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Curr Top Dev Biol. 1999;46:39-61.

Multiple endo-1,4-beta-D-glucanase (cellulase) genes in Arabidopsis.

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Department of Cell Biology and Molecular Genetics, University of Maryland at College Park 20742, USA.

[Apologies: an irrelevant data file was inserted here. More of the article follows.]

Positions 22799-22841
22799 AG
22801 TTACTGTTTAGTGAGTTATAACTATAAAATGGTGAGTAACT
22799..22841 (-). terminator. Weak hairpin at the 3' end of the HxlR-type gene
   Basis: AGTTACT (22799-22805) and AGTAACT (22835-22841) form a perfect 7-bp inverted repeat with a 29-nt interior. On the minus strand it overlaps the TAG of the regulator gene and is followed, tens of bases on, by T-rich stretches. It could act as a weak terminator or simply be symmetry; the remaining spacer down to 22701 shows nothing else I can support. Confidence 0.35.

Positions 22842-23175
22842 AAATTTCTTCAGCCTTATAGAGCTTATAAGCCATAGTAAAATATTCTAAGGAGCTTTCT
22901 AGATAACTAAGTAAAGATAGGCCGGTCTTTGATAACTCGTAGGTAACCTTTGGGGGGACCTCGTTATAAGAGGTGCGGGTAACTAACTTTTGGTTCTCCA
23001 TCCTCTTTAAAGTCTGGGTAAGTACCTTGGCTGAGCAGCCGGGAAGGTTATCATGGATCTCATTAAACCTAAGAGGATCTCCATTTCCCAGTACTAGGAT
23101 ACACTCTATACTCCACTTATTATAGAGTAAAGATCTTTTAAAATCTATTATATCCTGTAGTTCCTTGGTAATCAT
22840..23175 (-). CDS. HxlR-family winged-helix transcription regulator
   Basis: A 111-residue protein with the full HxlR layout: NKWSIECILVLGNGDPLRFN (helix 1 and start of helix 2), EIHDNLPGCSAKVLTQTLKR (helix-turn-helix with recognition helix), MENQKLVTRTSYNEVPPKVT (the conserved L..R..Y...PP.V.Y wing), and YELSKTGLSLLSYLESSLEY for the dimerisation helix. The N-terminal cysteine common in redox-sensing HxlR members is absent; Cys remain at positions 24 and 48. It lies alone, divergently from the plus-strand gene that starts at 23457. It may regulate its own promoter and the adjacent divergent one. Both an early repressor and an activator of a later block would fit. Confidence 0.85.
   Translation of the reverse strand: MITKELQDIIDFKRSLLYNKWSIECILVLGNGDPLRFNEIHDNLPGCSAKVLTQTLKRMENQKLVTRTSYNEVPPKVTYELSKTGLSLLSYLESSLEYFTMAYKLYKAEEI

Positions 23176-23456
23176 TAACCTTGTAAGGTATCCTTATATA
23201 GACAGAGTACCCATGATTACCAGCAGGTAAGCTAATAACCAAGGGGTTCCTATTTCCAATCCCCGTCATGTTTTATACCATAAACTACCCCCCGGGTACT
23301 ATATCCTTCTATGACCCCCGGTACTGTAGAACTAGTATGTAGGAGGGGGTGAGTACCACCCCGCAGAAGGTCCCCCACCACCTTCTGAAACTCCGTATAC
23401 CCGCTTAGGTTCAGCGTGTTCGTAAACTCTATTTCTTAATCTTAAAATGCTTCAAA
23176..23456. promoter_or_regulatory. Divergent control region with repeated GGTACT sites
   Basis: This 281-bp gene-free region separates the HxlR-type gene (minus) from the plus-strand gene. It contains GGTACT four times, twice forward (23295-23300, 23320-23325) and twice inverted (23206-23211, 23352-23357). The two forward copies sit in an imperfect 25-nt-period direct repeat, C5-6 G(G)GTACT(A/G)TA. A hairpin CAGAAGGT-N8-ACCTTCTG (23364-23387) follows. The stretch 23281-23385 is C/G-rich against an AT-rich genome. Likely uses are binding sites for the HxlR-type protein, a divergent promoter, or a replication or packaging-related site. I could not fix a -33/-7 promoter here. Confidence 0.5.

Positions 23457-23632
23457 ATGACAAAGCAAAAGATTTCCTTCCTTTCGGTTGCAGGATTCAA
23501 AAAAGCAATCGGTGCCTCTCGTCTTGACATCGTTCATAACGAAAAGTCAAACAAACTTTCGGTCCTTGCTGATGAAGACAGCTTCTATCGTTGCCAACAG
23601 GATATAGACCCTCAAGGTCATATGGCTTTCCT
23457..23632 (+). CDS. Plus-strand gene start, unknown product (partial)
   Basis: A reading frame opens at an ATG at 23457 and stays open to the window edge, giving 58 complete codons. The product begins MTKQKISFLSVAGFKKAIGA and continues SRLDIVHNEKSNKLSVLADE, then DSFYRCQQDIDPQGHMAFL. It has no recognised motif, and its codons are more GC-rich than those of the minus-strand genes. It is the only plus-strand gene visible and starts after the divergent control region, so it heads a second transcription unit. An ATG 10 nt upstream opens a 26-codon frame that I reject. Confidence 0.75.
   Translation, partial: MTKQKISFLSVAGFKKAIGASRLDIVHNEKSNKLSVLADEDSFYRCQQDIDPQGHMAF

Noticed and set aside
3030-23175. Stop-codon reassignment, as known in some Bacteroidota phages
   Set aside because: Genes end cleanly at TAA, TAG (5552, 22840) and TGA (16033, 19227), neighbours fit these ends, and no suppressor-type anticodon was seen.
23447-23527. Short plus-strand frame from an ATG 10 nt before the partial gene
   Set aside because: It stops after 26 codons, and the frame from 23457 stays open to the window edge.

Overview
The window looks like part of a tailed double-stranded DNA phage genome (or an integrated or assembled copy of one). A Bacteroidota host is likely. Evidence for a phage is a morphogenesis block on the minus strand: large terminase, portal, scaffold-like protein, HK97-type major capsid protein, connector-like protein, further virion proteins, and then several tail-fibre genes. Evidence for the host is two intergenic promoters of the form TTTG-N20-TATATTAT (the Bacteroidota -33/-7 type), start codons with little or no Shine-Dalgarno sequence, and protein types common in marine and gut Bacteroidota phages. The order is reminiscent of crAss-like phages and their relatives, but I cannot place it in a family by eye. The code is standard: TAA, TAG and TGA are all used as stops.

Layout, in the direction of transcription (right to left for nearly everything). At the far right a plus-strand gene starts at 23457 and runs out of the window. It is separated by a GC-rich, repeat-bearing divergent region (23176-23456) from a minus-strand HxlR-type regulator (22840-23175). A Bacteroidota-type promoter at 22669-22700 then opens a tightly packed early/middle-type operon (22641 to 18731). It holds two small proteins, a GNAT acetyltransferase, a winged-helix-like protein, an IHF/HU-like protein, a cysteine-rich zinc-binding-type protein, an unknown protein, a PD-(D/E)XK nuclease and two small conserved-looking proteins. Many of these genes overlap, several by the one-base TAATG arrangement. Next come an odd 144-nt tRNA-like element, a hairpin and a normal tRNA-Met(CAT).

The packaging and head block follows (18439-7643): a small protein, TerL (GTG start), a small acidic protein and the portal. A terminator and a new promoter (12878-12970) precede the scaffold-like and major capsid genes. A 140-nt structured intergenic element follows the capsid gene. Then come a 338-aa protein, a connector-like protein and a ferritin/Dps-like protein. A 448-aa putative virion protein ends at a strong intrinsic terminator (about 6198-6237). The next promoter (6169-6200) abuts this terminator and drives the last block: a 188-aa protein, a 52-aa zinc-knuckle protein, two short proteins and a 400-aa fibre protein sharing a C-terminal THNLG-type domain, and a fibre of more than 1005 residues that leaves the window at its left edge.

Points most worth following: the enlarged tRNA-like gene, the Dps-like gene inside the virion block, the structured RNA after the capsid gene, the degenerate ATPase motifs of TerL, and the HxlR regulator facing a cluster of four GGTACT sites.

The plant cell wall is modified in coordination with almost all plant developmental processes. Modifications in the cell wall are thought to be mediated by cell wall hydrolases, including those encoded by a large family of genes specifying endo-1,4-beta-D-glucanases (EC, which participate in the breakdown of beta-1,4 glucosidic linkages. The enzymes expected to modify cellulose, commonly referred to as cellulases, are encoded by members of this gene family. In Arabidopsis the endo-1,4-beta-D-glucanase (EGase) gene family is extensive (more than 12 members) and encompasses structurally different classes of genes encoding proteins with contrasting enzyme functions. Within the family there are enzymes located at the plasma membrane that are presumed to act at the innermost layers of the cell wall, and enzymes that are secreted and are presumed to act at any stratum within the cell wall, including the outermost layer. Both structural gene groups are members of the glycosyl hydrolase gene Family 9. Evidence suggests that EGases anchored in the plasma membrane play a role in cell wall biosynthetic processes, presumably by editing cellulose synthesis or during the assembly of the cellulose-hemicellulose network. Those EGases that are extracellular play specific roles in cell wall catabolic processes and their activity ranges from partial and localized to massive and catastrophic. This range in activity is linked to processes such as cell growth and cell death, respectively. For all Arabidopsis EGases nothing is known about their true in vivo substrate, mode of action, or to what extent they can act on cellulose or other beta-1,4 glucans. The study of the EGase gene family is in its infancy, and because of the possible agronomic implications this group of genes deserves continued attention.

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